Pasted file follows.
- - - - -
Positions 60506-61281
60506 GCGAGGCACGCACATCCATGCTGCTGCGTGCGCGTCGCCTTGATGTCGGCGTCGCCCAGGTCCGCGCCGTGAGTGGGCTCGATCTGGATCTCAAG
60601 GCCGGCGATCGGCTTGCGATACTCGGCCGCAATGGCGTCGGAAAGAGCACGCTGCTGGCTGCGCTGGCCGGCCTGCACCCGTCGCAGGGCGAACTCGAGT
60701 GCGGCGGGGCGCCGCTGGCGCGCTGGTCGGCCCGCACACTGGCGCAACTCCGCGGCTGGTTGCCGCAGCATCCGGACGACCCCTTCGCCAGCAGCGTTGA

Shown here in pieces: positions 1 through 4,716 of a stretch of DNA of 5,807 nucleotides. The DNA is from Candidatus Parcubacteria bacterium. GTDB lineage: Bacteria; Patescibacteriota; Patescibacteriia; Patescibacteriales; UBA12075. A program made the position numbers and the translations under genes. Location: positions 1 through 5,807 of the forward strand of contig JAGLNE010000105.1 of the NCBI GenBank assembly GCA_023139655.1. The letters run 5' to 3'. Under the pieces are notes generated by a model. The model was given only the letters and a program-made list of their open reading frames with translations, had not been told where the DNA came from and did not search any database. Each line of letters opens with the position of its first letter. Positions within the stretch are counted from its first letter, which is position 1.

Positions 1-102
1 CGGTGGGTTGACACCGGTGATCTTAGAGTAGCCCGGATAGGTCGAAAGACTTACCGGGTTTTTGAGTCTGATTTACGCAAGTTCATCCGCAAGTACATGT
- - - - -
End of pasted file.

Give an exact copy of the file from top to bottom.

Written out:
Positions 60506-61281
60506 GCGAGGCACGCACATCCATGCTGCTGCGTGCGCGTCGCCTTGATGTCGGCGTCGCCCAGGTCCGCGCCGTGAGTGGGCTCGATCTGGATCTCAAG
60601 GCCGGCGATCGGCTTGCGATACTCGGCCGCAATGGCGTCGGAAAGAGCACGCTGCTGGCTGCGCTGGCCGGCCTGCACCCGTCGCAGGGCGAACTCGAGT
60701 GCGGCGGGGCGCCGCTGGCGCGCTGGTCGGCCCGCACACTGGCGCAACTCCGCGGCTGGTTGCCGCAGCATCCGGACGACCCCTTCGCCAGCAGCGTTGA

Shown here in pieces: positions 1 through 4,716 of a stretch of DNA of 5,807 nucleotides. The DNA is from Candidatus Parcubacteria bacterium. GTDB lineage: Bacteria; Patescibacteriota; Patescibacteriia; Patescibacteriales; UBA12075. A program made the position numbers and the translations under genes. Location: positions 1 through 5,807 of the forward strand of contig JAGLNE010000105.1 of the NCBI GenBank assembly GCA_023139655.1. The letters run 5' to 3'. Under the pieces are notes generated by a model. The model was given only the letters and a program-made list of their open reading frames with translations, had not been told where the DNA came from and did not search any database. Each line of letters opens with the position of its first letter. Positions within the stretch are counted from its first letter, which is position 1.

Positions 1-102
1 CGGTGGGTTGACACCGGTGATCTTAGAGTAGCCCGGATAGGTCGAAAGACTTACCGGGTTTTTGAGTCTGATTTACGCAAGTTCATCCGCAAGTACATGT